When it comes to blockchain resiliency, nodes matter.

A blockchain can’t function properly without them. And without a robust network of decentralized nodes a blockchain is at risk of being shut down.

Case in point is this week’s outage on Stellar, where the blockchain network stopped confirming transactions for two whole hours when a critical mass of nodes went offline.

Stellar has a surprisingly low number of nodes, considering it’s the eighth-largest cryptocurrency by market cap, with only around 110 full nodes. Even this number is misleading as Stellar’s nonprofit foundation manages a number of them and plays a critical role in acting as a “trusted” node in their consensus mechanism.

Many projects talk about decentralization and resiliency, but if you have just 110 full nodes, the majority of which are dependent on a single entity, this is the definition of centralization and fragility. The margin for error is simply too great to keep a node network that small up 100% of the time.

I’m often asked why Horizen is my favorite blockchain project. Obviously, there are a number of reasons, but high on the list is Horizen‘s robust node network. As Insiders should know by now, Horizen has the largest node network in the entire ecosystem, with over 20,000 full nodes. This is more than Ethereum, which has roughly 6,500 nodes, and even more than Bitcoin at roughly 9,400. Even more impressive, with Horizen none of the nodes are owned or operated by its legal entity, the Zen Blockchain Foundation.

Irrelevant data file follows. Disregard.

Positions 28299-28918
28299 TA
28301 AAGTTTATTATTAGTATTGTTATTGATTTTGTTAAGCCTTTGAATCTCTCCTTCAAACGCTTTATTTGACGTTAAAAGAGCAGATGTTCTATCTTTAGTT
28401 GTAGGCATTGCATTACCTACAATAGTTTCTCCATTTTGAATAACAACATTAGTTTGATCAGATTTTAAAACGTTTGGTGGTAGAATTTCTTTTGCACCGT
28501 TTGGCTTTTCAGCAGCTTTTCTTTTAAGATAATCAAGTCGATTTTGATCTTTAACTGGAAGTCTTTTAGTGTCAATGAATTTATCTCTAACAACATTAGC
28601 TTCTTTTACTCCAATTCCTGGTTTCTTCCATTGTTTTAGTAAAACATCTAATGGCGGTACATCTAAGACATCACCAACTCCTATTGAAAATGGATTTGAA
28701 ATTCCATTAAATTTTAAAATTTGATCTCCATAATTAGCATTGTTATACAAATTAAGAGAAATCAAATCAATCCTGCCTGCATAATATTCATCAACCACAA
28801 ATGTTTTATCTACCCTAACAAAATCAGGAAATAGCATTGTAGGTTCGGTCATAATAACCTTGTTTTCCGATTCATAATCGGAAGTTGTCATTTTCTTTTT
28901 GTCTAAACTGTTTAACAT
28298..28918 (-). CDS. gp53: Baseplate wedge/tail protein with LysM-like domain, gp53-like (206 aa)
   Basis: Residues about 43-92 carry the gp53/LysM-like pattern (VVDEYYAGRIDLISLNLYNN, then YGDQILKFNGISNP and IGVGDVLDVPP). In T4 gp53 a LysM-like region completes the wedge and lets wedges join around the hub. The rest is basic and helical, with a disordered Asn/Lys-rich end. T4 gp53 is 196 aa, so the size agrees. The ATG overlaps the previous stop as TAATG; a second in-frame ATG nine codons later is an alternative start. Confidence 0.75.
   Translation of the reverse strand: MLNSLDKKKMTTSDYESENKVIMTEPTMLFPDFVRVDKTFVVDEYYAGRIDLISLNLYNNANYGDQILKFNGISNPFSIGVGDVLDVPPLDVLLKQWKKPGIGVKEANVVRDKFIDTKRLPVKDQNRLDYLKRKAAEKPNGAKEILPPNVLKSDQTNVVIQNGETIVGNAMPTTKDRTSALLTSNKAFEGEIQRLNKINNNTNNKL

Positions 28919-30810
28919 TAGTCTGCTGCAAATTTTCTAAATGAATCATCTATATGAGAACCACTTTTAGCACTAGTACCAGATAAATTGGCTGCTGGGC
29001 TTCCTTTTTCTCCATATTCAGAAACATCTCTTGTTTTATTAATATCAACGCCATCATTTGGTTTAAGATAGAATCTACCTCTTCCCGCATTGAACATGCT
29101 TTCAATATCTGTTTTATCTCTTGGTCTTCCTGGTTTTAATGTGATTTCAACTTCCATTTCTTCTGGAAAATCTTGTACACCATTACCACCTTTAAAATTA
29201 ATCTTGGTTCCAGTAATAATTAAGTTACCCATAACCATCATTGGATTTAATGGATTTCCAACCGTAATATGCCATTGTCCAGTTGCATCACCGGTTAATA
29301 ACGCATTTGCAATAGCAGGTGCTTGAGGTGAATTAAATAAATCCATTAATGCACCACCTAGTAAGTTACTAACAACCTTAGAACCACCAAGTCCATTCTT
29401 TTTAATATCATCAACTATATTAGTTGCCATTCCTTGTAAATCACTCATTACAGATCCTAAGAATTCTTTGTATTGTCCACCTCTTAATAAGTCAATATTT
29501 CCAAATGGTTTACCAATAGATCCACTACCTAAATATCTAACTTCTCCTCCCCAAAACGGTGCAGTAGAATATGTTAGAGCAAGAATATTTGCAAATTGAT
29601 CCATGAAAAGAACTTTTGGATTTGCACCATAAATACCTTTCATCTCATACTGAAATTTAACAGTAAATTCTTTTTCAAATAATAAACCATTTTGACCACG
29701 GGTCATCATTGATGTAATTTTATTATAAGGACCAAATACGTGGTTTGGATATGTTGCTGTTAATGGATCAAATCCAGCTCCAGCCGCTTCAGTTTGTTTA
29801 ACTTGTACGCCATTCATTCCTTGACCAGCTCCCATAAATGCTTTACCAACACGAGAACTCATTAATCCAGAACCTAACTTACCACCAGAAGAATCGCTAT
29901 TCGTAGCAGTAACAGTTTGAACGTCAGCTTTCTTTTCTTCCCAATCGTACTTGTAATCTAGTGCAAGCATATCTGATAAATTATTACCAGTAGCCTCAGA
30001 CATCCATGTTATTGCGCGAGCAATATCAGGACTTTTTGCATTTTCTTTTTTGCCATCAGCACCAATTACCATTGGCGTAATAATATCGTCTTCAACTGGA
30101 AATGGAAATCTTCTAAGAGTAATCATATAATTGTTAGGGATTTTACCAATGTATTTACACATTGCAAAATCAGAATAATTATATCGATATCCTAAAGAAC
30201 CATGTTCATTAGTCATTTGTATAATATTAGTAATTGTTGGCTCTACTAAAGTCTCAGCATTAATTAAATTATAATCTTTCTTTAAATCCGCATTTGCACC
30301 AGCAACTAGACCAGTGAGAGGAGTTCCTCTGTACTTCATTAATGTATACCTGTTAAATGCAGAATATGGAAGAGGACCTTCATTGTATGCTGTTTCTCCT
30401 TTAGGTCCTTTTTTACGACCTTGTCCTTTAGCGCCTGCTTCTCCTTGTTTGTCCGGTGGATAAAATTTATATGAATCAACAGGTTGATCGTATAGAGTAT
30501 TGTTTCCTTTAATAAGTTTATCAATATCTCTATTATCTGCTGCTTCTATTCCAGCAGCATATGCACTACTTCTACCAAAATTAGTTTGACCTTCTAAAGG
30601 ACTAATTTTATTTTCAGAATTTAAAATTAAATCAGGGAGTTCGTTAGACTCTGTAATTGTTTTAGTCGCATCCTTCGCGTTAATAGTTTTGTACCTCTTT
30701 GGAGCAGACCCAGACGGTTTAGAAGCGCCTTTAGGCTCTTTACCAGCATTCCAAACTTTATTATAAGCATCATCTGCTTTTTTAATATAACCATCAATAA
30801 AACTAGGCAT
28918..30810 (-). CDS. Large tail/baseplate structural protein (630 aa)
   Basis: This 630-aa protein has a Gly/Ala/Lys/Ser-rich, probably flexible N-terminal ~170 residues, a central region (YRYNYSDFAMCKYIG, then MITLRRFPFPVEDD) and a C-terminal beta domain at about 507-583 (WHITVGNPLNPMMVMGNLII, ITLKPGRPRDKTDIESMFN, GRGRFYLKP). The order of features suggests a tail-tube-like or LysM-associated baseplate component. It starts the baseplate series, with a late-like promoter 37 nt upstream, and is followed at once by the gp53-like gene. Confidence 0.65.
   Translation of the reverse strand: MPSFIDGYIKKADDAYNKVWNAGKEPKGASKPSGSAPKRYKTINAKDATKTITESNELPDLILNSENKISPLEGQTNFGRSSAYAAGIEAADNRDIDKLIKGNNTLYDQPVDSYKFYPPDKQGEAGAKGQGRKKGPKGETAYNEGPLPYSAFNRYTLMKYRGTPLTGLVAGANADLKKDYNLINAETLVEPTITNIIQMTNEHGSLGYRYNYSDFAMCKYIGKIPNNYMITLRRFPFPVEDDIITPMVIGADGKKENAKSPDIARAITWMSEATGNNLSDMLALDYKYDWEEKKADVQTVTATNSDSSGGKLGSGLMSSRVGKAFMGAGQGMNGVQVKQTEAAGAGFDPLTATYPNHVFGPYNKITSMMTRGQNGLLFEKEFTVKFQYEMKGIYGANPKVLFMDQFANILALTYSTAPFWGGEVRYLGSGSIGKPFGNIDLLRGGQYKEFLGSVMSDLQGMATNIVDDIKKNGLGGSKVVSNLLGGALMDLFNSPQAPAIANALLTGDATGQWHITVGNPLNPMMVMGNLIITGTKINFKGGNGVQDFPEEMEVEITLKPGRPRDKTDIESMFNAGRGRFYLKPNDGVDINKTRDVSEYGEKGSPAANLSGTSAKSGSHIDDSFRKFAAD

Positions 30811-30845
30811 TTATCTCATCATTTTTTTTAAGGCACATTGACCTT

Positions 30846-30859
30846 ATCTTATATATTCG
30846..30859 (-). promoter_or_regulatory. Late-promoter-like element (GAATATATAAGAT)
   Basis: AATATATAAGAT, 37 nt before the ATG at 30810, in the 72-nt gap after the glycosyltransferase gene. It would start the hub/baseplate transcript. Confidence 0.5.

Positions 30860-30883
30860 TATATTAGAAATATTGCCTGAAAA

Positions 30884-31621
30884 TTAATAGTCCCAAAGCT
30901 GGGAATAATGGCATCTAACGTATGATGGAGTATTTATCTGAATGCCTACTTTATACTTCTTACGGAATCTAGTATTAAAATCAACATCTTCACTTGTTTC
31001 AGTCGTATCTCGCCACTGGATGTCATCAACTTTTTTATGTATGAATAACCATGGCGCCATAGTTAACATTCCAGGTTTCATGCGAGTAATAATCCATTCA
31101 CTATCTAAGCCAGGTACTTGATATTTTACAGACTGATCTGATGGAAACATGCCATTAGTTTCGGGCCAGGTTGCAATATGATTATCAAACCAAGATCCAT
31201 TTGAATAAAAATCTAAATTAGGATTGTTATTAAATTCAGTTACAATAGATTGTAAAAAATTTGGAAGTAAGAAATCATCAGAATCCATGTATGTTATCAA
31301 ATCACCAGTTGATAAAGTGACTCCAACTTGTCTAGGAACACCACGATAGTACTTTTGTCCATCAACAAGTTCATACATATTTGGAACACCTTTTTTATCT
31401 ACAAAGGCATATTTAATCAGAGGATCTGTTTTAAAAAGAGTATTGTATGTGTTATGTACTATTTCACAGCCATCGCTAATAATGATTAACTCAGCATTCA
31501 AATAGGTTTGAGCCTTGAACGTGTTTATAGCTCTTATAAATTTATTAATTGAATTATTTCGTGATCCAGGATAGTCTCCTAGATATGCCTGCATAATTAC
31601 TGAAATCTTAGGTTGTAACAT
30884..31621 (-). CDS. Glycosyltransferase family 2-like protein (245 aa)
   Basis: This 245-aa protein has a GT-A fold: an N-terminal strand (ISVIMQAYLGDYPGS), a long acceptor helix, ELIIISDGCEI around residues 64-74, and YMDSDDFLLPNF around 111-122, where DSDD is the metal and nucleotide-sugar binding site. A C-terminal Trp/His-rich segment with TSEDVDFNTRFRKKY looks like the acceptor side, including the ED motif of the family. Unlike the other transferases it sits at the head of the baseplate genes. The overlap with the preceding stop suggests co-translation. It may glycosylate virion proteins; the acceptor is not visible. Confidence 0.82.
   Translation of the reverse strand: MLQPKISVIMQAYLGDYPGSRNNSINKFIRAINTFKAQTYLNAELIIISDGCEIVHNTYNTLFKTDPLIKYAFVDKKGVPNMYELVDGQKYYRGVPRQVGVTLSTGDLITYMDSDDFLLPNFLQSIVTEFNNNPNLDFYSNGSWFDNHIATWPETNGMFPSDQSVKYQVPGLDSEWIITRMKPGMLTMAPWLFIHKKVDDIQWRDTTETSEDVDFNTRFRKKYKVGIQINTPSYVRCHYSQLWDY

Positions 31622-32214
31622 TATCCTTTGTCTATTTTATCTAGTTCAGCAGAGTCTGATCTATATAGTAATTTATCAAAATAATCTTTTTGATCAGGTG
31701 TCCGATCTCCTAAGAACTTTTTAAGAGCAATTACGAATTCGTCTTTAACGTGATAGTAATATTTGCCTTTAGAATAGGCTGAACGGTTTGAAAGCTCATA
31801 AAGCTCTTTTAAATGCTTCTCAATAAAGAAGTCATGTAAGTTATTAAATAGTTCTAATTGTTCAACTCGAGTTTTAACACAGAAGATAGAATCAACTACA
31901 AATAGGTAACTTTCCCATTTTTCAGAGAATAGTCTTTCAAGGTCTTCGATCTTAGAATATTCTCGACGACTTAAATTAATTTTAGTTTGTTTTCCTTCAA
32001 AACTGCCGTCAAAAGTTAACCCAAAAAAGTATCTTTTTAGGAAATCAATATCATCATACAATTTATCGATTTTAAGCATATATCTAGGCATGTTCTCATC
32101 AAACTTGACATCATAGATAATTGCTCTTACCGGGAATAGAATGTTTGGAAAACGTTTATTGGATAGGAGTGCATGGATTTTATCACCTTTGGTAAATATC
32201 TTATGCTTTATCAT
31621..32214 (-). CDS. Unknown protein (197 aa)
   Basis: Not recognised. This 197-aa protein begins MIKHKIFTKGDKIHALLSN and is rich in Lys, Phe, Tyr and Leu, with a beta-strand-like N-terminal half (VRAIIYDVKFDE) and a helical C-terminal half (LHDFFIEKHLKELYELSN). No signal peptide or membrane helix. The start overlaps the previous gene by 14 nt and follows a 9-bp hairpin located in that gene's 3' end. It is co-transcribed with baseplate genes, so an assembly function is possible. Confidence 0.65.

Why does Horizen have so many more nodes than any other project? Simple, it economically incentivizes node operation. While Bitcoin and many other projects only provide automatic block rewards to miners, Horizen has split the block reward to include both secure node and super node operators. You don’t need a PhD in Economics to know that when you incentivize something you get more of it.

For a project that wants to avoid facing a critical outage like Stellar just did, it makes sense to take steps to expand its node network and ensure that not one group or individual controls a significant proportion of those nodes.

This is what a robust and decentralized system should like in practice.

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